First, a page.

Every pastor needs a mentor. No matter what stage you are in your ministry, you need someone to coach you.
All sorts of organizations use the mentoring process to make people better at what they do. In medicine, doctors mentor younger doctors. In music, musicians mentor other musicians. Why? It works. We learn best when we have people who can speak into our lives and ministry. Proverbs 19:20 says, “Get all the advice you can and be wise the rest of your life.”
I will always need a coach—no matter how old I get or how successful I become. Lebron James is one of the best basketball players on the planet. He still needs a coach. You will never get to a point in your life when you can say, “I’ve learned it all. I don’t need anybody else to help me.”
A mentor brings out the best in you in three areas: your roles, your goals, and your soul. Mentors give us perspective. They help us look at ourselves and our ministry from the outside. We don’t always see what we’re doing outside of our own perspective. We see from our own limited focus. We need somebody else in our life to say, “Have you thought about…? What about this? What about that?”
Saddleback would not be where it is today without men who’ve poured their lives into me—people who’ve made me look at my ministry in a different light. Proverbs 15:22 says, “Plans fail for lack of counsel but with many advisors they succeed.” What God has done through Saddleback over the past 30 years hasn’t happened because I’m smart. It’s because I’ve had great mentors and advisors. They are people I’ve bounced ideas off of and gotten feedback from.
What do you look for in a mentor? Let me suggest three qualities.
1. Someone who has the character and values you admire.
You want to find a mentor who is the kind of person you want to be.
2. Someone with the skills and experience you want.
Look for another pastor who has the particular ministry skills you want to improve upon. Maybe it’s preaching. Maybe it’s leadership. Maybe it’s a pastor who has successfully navigated through a building campaign. Find someone who is good at something you want to be good at.
3. Someone you trust.
If you don’t trust your mentor, you’re not going to learn anything from him. Just because a mentor has a lot of knowledge doesn’t mean you’ll click with him. To make a good mentoring experience, in time you’ll need to be able to open up to the person you choose.
Ask good questions. Once you pick the right mentor, you’ll need to make the most of the time you have with that person. Neither you nor your mentor have unlimited time. What can you do to maximize your time with your mentor? Ask questions. Before you meet with your mentor, spend some time thinking about questions you want to ask. Think about what issues you’re dealing with in your ministry. Think about what areas of your mentor’s ministry you’d like to learn from. Be specific.
One of my mentors was a guy named Billy, who had a mentor himself. Billy went to a large church in Texas and put himself under the pastor. At the end of six months, Billy went to him and said, “I’ve watched your teaching for six months and I’ve never heard you preach a dud. God speaks through everything you teach. Every time you teach there’s power, practical information, and good insight. I would like to know how you stay fresh. What’s your secret?”
The man told Billy, “About 35 to 40 years ago, I made a commitment to stay fresh, so I could feed other people. To do that, I read through the New Testament once a week.” Billy sat there dumbfounded, trying to think up an intelligent follow-up question to ask. “What translation do you read it in?” Billy asked. The Texas pastor said, “Usually in the original Greek.”
Billy later told me that he could have been with the guy for five or six years and never found out the secret to his freshness and spiritual depth if he hadn’t asked the question. Anyone—at any time—can be a mentor if you learn to ask questions. Everyone has a reservoir of knowledge, skills, and experience they can share. A wise person will learn to draw them out.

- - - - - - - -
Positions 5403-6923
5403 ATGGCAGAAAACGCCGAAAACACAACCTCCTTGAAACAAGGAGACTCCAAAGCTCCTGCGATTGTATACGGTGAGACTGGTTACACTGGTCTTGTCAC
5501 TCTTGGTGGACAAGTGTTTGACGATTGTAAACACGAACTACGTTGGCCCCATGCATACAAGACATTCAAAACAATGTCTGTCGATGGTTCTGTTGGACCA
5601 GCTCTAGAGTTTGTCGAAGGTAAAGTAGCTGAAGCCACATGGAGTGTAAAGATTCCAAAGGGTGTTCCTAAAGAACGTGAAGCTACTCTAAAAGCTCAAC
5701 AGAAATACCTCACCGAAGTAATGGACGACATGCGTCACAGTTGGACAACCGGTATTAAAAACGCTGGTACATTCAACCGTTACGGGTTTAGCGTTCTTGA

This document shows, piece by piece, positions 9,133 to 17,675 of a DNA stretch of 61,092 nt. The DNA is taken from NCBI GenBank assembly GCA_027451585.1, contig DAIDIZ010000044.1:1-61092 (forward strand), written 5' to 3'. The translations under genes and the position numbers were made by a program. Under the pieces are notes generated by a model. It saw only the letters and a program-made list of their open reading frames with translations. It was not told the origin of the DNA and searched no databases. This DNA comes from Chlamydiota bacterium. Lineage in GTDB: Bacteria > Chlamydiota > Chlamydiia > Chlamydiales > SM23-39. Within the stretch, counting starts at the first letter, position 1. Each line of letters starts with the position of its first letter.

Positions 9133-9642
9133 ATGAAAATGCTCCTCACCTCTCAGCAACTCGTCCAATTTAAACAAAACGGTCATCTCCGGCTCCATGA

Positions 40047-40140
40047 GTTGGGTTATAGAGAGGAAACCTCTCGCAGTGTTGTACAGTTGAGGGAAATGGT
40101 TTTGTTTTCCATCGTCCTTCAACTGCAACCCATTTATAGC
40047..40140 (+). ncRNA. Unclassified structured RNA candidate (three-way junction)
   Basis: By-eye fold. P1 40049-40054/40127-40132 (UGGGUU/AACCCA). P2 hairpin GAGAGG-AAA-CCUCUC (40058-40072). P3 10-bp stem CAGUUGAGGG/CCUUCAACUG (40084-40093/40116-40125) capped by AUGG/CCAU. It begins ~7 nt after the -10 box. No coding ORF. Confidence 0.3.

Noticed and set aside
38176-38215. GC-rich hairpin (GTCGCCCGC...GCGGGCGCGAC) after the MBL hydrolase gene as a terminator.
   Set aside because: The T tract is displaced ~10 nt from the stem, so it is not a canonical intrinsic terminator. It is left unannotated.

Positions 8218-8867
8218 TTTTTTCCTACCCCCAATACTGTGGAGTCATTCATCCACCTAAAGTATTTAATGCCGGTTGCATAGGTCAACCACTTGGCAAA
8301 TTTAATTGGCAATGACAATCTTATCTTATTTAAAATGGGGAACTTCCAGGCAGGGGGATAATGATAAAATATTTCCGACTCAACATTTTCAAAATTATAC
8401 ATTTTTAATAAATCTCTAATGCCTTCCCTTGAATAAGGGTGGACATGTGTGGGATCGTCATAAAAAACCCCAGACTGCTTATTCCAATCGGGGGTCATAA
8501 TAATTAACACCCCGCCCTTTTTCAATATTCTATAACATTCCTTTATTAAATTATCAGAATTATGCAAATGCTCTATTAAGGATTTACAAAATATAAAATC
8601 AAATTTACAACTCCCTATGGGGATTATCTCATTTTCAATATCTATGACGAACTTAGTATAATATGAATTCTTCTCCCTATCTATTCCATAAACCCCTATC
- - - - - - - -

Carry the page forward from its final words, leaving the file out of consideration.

If I were to sit down with you, I’d learn some things that would make me a better pastor. I’m sure of it. You’ve had experiences that I haven’t had – and vice versa. Be prepared with standard questions to ask every time you get around someone you might learn from. Questions like…
- How do you handle stress?
- What have been the greatest successes in your life?
- What were the causes of those successes?
- What were the greatest failures in your life?
- What would you do differently if you were starting over?
- What kind of books do you read?
- How do you manage your time?
- How do you manage your money?
- What have been the greatest lessons you’ve learned?
- What have been the greatest surprises in your life?
Successful people give off clues. Look for those clues. Pull them out and learn from them.
Welcome feedback. Getting feedback from mentors is absolutely critical. If you don’t get feedback, you’re going to get off course. During all the Apollo trips to the moon, those spaceships had to do constant course corrections. The earth was turning, and the moon was turning. To make it, the astronauts had to change the course of their ship, and the only way they could do that was to get feedback.
You need to make course corrections from time to time in ministry as well. To make those corrections, you’ll need someone on the outside of your ministry to give you feedback. If you’re not open to feedback from a mentor, you’re not going to learn and you’re not going to grow. Pastor, you need a mentor in your ministry. Whether you’re 25, 35, 55, or 75, there is someone you can learn from. Find someone with character. Find someone with skills you desire. Find someone you trust. Find a mentor.
I thanks so much for every topics because it help a lot for spiritual growth of not only the members but also for me as A mentor. You’re ministry is such a Blessing and may our Lord continue to Bless you with wisdom and knowledge. God Bless you all
VERY INSIGHTFUL, IS IT WORKABLE TO HAVE A MENTOR WHOM YOU DON’T INTERACT WITH。A DISTANT MENTOR。
Need God’s guidance and help. I am a Pastor. My wife cheated with my best friend. No church will hire me. I started a church in large house. Just baptized 5 people in river. Father died, watching Mom who is partially blind. I’m retired Diabetic $693 mth. So stressed and financially poor. Trying to be strong for God’s people but I find myself crying and devasteed. God bless. Donald